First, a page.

Delloyd is currently negotiating a tough collective-bargaining agreement with the employees’ union regarding the layoff of 24 operators that would no longer be of service should Delloyd choose to purchase the Vulcan Mold Maker. Thus, the cash flow statement for Vulcan Mold Maker is prepared on the basis that the negotiations with the employees’ union were favourable to Delloyd, without any unforeseeable effects on the company’s operations. Information was given in the case that the foundry operated two shifts a day and total of 210 production days in a year. An assumption has been made that the workers work 12 hours each shift as the production process is continuous. The total cost calculated above has been rounded up to the nearest Ringgit. On the other hand, the direct material cost for both machines are calculated by subtracting the direct labour cost calculated above from the total cost of goods sold. It is also assumed that the respective total cost of goods sold will remain consistent over the years for both machines as it will not be affected by inflation and economic downturn. [NOTE 2] The calculation of expenses will cover general expenses that cannot be traced directly to the production and is charged on a yearly basis. The expenses for the Vulcan Mold Maker will consist of contract maintenance and power costs. On the other hand, expenses for the Semi Automatic Machines consist of maintenance supplies and power cost. The information on the expenses incurred is provided in the case and assumed to be consistent over the years. [NOTE 4]. Besides, the labour savings that are expected from the use of Vulcan Mold Maker is assumed as a cash inflow, amounting to RM5,200 in the cash flow statement of the new machine. [NOTE 5] The annual depreciation for Semi Automated Machine is RM47,520 and it is provided in the case study. Meanwhile, depreciation for the Vulcan Mold Maker is calculated based on the total cost of investment and depreciated over eight years assuming the straight line method is adopted. Thus, the annual depreciation cost amounts to: Total cost = RM 1.01 m [1] Useful life = 8 years Annual Depreciation = RM 126,250 [NOTE6] The tax rate used equals to the company’s effective tax rate of 43%, which reflected the combination of national and local corporate income-tax rates as given in the case. [NOTE 7] The net capital expenditure in the first year (Y0) for Vulcan Mold Maker is calculated with the assumption that the six Semi Automatic Machines have been sold for the price of RM130,000. The calculation is as follows: Book value of old machines = RM285,125 [2] Capital loss = RM155,125 [3] Net Capital Expenditure = Total cost – Offer price – Tax savings = RM1,010,000 – RM 130,000 – (RM155,125 x 43%) = RM813,296 [NOTE 8] The cash flow statement prepared will not include any extraordinary costs that were not mentioned in the case study to ease the comparability purpose. In addition, the consideration of purchase of the Vulcan Mold Maker was decided as the best option after careful consideration of all available molding-machine proposals. This option is assumed to be the most suitable and beneficial choice for Delloyd after a detailed analysis on all of the proposals.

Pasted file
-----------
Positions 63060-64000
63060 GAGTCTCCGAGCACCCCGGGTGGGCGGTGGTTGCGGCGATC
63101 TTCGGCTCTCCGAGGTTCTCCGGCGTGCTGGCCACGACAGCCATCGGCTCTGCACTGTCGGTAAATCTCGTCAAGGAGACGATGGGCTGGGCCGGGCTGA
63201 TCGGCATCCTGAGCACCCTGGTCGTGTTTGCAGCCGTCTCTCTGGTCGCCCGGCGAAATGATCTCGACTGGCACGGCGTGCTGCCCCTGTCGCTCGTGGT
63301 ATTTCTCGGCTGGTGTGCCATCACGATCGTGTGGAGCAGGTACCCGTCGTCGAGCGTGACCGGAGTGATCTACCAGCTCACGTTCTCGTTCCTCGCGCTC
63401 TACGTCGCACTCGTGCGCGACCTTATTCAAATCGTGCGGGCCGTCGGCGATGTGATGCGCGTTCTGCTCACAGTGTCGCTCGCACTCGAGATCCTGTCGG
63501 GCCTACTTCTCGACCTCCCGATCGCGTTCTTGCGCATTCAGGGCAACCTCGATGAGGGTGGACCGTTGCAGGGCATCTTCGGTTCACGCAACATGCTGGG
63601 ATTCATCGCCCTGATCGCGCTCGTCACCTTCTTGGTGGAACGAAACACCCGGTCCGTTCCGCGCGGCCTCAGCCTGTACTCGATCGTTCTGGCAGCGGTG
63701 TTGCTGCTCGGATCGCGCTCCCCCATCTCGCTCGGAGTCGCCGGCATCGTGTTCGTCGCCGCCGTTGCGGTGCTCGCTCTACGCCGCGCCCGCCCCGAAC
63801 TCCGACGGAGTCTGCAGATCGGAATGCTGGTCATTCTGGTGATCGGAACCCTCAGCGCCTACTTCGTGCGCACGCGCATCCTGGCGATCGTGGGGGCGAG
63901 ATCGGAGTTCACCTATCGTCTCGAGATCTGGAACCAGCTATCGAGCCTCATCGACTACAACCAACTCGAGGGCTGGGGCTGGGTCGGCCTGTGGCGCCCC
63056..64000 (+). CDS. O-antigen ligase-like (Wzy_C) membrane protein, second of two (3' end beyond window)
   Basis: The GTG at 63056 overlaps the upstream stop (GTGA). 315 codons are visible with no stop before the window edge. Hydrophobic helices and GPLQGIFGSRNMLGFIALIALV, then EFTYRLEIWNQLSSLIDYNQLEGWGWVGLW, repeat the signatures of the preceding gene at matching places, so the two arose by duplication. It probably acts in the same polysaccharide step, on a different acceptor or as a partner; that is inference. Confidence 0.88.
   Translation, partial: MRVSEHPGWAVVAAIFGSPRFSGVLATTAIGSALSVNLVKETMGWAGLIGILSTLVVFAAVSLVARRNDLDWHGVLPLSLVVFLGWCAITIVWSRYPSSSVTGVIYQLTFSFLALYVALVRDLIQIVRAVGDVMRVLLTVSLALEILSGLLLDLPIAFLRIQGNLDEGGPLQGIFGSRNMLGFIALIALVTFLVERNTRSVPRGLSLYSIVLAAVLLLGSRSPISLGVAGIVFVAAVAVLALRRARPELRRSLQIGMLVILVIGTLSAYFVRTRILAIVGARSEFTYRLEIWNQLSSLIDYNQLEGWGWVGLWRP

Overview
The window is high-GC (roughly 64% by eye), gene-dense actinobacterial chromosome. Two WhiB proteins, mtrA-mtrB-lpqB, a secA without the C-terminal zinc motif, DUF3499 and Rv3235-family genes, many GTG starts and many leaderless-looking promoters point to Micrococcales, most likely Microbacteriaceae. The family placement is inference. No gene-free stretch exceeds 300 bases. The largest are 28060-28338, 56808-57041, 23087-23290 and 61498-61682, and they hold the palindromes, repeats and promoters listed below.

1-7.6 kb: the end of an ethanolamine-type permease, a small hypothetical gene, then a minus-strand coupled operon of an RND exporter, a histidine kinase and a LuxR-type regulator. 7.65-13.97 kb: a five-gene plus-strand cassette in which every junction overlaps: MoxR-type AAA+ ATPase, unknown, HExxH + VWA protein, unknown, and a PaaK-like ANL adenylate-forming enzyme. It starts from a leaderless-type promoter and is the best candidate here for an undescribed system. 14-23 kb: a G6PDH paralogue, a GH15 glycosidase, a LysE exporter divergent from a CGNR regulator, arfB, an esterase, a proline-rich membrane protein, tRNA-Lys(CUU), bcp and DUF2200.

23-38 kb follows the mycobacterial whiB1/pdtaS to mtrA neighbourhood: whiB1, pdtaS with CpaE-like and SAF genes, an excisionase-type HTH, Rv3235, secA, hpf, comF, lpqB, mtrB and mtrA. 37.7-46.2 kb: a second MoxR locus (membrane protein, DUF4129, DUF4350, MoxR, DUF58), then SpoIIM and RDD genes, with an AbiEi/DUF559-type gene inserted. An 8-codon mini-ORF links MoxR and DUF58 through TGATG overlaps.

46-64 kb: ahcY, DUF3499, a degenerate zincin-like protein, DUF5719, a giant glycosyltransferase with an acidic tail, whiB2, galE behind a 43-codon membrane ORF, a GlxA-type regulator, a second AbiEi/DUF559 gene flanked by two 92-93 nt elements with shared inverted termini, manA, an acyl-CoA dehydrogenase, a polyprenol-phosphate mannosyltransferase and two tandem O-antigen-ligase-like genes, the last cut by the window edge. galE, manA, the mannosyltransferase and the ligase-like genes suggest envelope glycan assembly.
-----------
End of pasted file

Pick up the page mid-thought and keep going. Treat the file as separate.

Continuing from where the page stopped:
3.0 Cash Flow Statement